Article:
Belfer’s grand, cinematic novel details the evolution of penicillin against an anxious backdrop of 1940’s New York City and the tumultuous years of the
Second World War. In the aftermath of the Japanese attack on Pearl Harbor, there’s an nervous air of discovery as the various stakeholders in this drama are caught in a race against time to produce commercial quantities of the new miracle drug for the
Although thematically A Fierce Radiance is about the destructive nature of disease and of war, Belfer’s tale is mostly framed around the passionate love story between beautiful
Life magazine photojournalist Claire Shipley and handsome Jamie Stanton, the lead physician at the Rockefeller Institute, who - as the novel opens - is pioneering the Institute’s research into penicillin.
Sent by her boss to follow the testing of this potentially revolutionary “green mold medicine,” Claire knows the real story is one which will weld emotion with power as Jamie and his sister Tia fanatically work to save the life of their first patient, Edward Reese. As they prepare to inject him, Claire photographs every step, quietly observing that the drug is made from fluid and is growing in the lab in milk bottles and bedpans.
There's hope that this new drug will transform the very nature of life itself,
but Claire inexplicably finds that her prized penicillin story is cancelled. There’s been a government intervention by the officious Vannevar Bush, who has adopted Jamie for a project that will mass-produce penicillin for the military. Accordingly, the government has offered to buy the penicillin at a fair price when ready. The
Allied troops need penicillin now and are dying without it; under Jamie’s watch, the drug will become part of
a new weapon of war.
The stage is set for a tale of espionage, murder and high finance in which history is unveiled, the earth itself consumed by the corporate profiteering of the Rockefellers, the Wilkies and the Baruchs, the raw power of America’s financial, industrial and political leadership. Meanwhile, Claire and Jamie become absorbed in the drama of their love affair as Claire continues to anguish over the death of her daughter, Emily, who died of a blood infection a few years back, her face a constant ghost in her mother's life.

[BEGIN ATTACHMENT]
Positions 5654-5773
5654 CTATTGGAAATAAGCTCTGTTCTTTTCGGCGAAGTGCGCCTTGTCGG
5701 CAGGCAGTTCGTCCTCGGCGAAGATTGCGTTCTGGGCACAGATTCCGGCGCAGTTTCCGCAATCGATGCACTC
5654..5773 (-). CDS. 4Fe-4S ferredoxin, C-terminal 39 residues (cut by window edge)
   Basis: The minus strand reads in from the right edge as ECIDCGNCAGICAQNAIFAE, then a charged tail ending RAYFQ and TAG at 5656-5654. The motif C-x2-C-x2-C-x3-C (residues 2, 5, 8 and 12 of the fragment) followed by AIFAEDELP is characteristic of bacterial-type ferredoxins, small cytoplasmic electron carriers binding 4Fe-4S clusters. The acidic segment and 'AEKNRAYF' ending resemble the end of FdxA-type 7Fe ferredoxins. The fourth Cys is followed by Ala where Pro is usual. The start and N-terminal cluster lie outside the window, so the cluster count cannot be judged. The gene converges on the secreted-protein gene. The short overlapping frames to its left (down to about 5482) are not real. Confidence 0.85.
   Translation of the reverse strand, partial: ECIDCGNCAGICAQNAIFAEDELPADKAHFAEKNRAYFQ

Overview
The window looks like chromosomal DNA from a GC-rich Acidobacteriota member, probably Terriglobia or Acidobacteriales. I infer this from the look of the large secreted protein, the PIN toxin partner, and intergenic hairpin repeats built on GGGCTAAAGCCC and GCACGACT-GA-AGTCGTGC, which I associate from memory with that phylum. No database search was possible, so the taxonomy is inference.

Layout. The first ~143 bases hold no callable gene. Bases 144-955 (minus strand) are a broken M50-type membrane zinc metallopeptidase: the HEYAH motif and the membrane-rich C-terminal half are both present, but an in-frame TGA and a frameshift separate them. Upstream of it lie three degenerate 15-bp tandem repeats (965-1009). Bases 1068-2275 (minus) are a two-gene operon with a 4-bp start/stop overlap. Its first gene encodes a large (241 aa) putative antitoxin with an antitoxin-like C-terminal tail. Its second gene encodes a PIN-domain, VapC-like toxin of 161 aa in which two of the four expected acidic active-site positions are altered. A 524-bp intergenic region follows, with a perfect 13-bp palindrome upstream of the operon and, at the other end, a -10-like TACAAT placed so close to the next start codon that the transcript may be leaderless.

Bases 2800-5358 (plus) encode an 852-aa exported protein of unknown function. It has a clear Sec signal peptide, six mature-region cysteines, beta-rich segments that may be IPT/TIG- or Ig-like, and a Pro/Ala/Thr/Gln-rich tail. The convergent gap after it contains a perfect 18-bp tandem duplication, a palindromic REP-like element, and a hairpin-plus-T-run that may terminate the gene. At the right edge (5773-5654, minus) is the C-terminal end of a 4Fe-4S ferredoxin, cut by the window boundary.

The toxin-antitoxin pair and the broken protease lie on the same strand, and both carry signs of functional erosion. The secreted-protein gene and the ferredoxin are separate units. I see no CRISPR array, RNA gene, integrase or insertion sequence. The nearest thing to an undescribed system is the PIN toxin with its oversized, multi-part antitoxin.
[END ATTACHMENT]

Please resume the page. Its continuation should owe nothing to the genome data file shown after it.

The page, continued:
Claire must put her family’s personal losses in perspective. Seeking solace with her young son, Charlie, Claire is ultimately blindsided by the shrewd manipulations of her father, Edward Rutherford, an intriguing man of mystery who boasts substantial wealth. Wallowing in the past, Edward seeks to gain Claire’s trust, desperate for his daughter’s approval. Still, Claire and Jamie can no longer bear the weight Edward's memories. Claire finds herself caught in the middle, enlisted as a reluctant spy
yet well aware that the connection between her and Jamie feels more and more precious as time passes.
Despite death looming before these characters, life and friendship echo through Belfer’s somewhat weighty story. Although it all feels a bit clichéd, there’s a vivid sense of place. Powerful and seductive, New York City is indeed an arc of radiance, inhabiting these people in sweeping romantic grandeur, similar in tone to Michael Ondaatje’s The English Patient.
Ultimately, morality and espionage prove to be tricky commodities in wartime. Belfer details it all in this enormous tale, a saga of love and death and war, a volatile mix of corporate greed
and an intense aura of hope.